Traditional Chinese Roofs
Traditional Chinese architecture is not only as old as Chinese civilization with 5,000 years of history but unique in the world, particularly when the roof system is concerned, both in terms of its multi-layered dougong structure – a set of interlocking wooden brackets that supports the massive roofs – and its visual style in shape, size and colour.
Below is a brief introduction to some commonly used classic Chinese roofs in residential dwellings, public buildings and garden structures.
Classic Chinese Residential Roofs
Overhanging Gable Roof
The overhanging gable roof is the most common residential roof type in south of Yangtze River where the climate is humid and warm. The wide eaves are designed to keep the upper parts of the timber structure from the rain.
Flush Gable Roof
The flush gable roof is the most common residential roof style used in the north of Yangtze River where the climate is relatively cold and dry.
Roof with High Firewalls
The firewalls at both ends could be in various height and shape. The residential buildings with this type of roof are commonly seen in windy Anhui and Zhejiang provinces in southern China.
Single Slope Roof
This type of roof is often seen on residential buildings in Shanxi and Shaanxi provinces in northern China where the climate condition is quite windy and cold with heavy snowfall in winter.
Gable and Single Slope Roofs
Multi-gable roofs are commonly used on multi-storey residential buildings in Zhejiang Province in China’s humid southeast coastal region where it rains frequently.
Gable and Single Slope Roofs
This type of roof is quite common on the residential buildings in southern China.
Multi-Eave Gable and Hip Roofs
Multi-eave gable and hip roofs are commonly seen on the residential buildings in hot and humid southern China.
Gable Roofs for Stilt Houses
Roofs for stilt houses in mountain areas in China’s subtropical southwest
Traditional Chinese Roofs on Public Building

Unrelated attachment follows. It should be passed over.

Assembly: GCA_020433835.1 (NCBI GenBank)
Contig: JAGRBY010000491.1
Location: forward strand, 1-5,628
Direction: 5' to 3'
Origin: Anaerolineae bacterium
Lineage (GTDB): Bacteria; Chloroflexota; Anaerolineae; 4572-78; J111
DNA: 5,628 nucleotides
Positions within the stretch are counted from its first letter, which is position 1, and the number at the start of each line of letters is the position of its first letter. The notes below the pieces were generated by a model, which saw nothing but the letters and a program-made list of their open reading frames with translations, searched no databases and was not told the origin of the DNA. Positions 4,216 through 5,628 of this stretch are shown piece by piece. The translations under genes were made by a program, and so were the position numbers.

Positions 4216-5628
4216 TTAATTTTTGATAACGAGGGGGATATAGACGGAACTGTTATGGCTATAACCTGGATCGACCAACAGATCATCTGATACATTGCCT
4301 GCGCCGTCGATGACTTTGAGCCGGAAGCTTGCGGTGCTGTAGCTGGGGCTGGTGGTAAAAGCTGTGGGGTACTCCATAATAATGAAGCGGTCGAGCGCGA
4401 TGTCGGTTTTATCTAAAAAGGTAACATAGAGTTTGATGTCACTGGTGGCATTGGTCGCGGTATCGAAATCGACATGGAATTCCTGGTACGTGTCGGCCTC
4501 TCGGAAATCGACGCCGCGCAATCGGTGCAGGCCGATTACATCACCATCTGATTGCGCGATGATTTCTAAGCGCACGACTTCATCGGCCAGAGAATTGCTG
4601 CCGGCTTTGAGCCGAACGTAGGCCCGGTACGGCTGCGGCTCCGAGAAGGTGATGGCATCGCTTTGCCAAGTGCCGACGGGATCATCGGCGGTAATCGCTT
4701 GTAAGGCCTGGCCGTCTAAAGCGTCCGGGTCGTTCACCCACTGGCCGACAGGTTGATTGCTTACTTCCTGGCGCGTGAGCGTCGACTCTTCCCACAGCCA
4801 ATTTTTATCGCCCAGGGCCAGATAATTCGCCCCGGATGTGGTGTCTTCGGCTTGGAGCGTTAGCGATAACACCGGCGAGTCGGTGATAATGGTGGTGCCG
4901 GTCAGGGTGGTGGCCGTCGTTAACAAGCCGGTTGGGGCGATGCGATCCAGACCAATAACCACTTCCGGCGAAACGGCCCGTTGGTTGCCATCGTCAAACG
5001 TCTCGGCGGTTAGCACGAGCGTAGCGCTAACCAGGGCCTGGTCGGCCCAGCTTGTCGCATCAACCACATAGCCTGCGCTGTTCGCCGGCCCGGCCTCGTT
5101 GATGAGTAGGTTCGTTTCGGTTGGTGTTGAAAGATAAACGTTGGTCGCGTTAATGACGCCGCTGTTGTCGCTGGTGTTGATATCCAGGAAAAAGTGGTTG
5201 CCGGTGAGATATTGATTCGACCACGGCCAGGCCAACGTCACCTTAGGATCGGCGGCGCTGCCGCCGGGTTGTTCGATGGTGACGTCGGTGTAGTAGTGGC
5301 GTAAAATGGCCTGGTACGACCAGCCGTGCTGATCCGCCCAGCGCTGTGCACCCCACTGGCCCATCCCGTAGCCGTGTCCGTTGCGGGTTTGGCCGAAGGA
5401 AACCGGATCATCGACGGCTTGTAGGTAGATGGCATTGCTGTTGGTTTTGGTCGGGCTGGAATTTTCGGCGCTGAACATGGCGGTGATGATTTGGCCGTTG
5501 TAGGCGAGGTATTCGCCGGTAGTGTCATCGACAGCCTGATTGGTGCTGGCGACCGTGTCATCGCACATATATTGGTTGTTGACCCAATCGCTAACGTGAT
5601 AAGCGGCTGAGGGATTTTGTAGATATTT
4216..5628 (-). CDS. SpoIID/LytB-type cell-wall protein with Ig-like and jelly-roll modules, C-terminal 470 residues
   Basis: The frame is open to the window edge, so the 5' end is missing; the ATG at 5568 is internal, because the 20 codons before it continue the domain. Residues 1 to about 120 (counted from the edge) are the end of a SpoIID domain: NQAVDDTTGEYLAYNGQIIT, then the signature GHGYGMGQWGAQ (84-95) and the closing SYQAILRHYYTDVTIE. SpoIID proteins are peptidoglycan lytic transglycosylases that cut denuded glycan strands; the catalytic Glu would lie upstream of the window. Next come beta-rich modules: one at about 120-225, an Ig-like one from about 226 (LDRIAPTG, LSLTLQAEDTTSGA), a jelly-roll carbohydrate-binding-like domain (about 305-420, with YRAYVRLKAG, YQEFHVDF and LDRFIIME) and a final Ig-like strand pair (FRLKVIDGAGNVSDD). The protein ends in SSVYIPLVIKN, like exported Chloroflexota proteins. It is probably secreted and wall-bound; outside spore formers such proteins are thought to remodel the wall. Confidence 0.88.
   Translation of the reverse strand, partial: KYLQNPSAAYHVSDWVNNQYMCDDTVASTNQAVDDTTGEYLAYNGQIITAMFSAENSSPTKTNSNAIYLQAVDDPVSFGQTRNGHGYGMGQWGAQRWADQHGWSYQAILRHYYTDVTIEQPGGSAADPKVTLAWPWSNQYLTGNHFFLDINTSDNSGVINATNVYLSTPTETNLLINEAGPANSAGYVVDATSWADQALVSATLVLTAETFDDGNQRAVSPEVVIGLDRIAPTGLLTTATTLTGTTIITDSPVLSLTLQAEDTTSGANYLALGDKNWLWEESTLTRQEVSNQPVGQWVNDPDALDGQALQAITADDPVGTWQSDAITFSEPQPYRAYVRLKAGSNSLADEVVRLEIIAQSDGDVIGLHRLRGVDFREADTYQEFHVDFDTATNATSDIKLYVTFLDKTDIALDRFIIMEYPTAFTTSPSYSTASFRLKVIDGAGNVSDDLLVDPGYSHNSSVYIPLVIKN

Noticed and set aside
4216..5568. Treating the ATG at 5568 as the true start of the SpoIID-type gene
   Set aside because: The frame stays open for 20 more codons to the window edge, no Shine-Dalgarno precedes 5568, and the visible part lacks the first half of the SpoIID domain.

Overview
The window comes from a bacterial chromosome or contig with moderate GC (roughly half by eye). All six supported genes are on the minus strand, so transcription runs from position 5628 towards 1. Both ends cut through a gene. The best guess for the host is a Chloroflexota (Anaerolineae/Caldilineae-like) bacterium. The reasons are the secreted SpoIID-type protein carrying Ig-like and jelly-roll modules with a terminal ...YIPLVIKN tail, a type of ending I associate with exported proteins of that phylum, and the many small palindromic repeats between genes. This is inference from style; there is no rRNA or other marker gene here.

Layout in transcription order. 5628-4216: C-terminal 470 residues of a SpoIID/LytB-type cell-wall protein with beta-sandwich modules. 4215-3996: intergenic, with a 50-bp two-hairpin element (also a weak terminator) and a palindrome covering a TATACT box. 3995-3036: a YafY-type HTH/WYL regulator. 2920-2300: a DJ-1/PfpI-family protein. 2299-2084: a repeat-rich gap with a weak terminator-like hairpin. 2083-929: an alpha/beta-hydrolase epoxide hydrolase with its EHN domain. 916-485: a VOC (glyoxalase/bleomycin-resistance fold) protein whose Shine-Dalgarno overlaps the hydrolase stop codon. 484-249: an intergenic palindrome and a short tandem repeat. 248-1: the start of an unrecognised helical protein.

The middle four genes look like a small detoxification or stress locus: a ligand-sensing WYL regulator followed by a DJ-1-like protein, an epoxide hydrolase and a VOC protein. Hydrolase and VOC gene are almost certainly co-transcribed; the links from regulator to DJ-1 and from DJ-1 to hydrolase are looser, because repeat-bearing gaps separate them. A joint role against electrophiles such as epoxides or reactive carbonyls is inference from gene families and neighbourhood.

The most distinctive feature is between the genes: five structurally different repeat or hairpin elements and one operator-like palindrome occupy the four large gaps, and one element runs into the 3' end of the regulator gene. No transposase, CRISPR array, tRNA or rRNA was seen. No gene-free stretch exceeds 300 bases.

Gable and Hip Roof
Gable and hip roof were traditionally used on the less important palace, government and religious buildings.
Intersecting Gable and Hip Roofs
This is a building with overlaid gable and hip roofs in a Daoist temple in Zhengding County, Hebei Province.
In classic Chinese building code, hip roofs were reserved for public buildings of significance, such as meeting halls in royal palaces or the chief prayer hall in big temples.
Double Eave Hip Roof
Double-eave hip roofs were, in old days, exclusively reserved for major buildings in royal palaces, such as Hall of Supreme Harmony in Beijing Forbidden City.
Double Eave Hip and Flat Roof
This combination of flat and hip roofs did appear often.
Single and Double-Eave Gable & Hip Roofs with Upswings at the Ends
A set of roofs on a terrace building as illustrated in a Song Dynasty painting
Multi-Leveled Single-Eave, Double-Eave and Overlaid Gable & Hip Roofs
This complicated roof set was for the ancient Tengwang Terrace Building as illustrated in a Song Dynasty painting
Multi-Leveled Single-Eave, Double-Eave and Intersecting Gable & Hip Roofs with Upswings at the Ends
This complicated roof set was for the ancient Yellow Crane Terrace Building as illustrated in a Song Dynasty painting
Combination of Multi-Leveled Cross Gable & Hip Roofs and Round Ridge Roofs
This set of L-shaped roofs are on the corner watchtowers of Beijing Forbidden City.
Combination of Double-Eave Hip Roof and Double-Eave Pyramid Hip Roofs Linked by Gable Roofs
This set of roofs is on Beijing Forbidden City’s Meridian Gate for the Receiving Hall, corner watchtowers and verandas.
Traditional Chinese Roofs on Garden Structures
This is the most common roof style for garden pavilions
Triangle Hip Roof
This type of roof allows the structure with three facades, normally used on a small garden pavilion built in a tiny plot of land with an awkward irregular shape.
Octagonal Hip Roof
A traditional Chinese roof with 8 facades, which could be either single or double eaves, normally used on a major pavilion structure in a big garden or a lager Buddhist pagoda.
Fan-Shaped Gable and Hip Roof with a Round Ridge
This type of roof is normally used on a waterside garden structure.
Single-Eave and Double-Eave Gable & Hip Roofs
It was used on a waterside terrace building as illustrated in a Song Dynasty painting.
Double-Eave Intersecting Gable & Hip Roofs
It is used on a garden structure
Ancient Chinese architectural drawings
These are 600-year-old architectural drawings for Beijing Forbidden City produced by Ming Dynasty architects from Suzhou.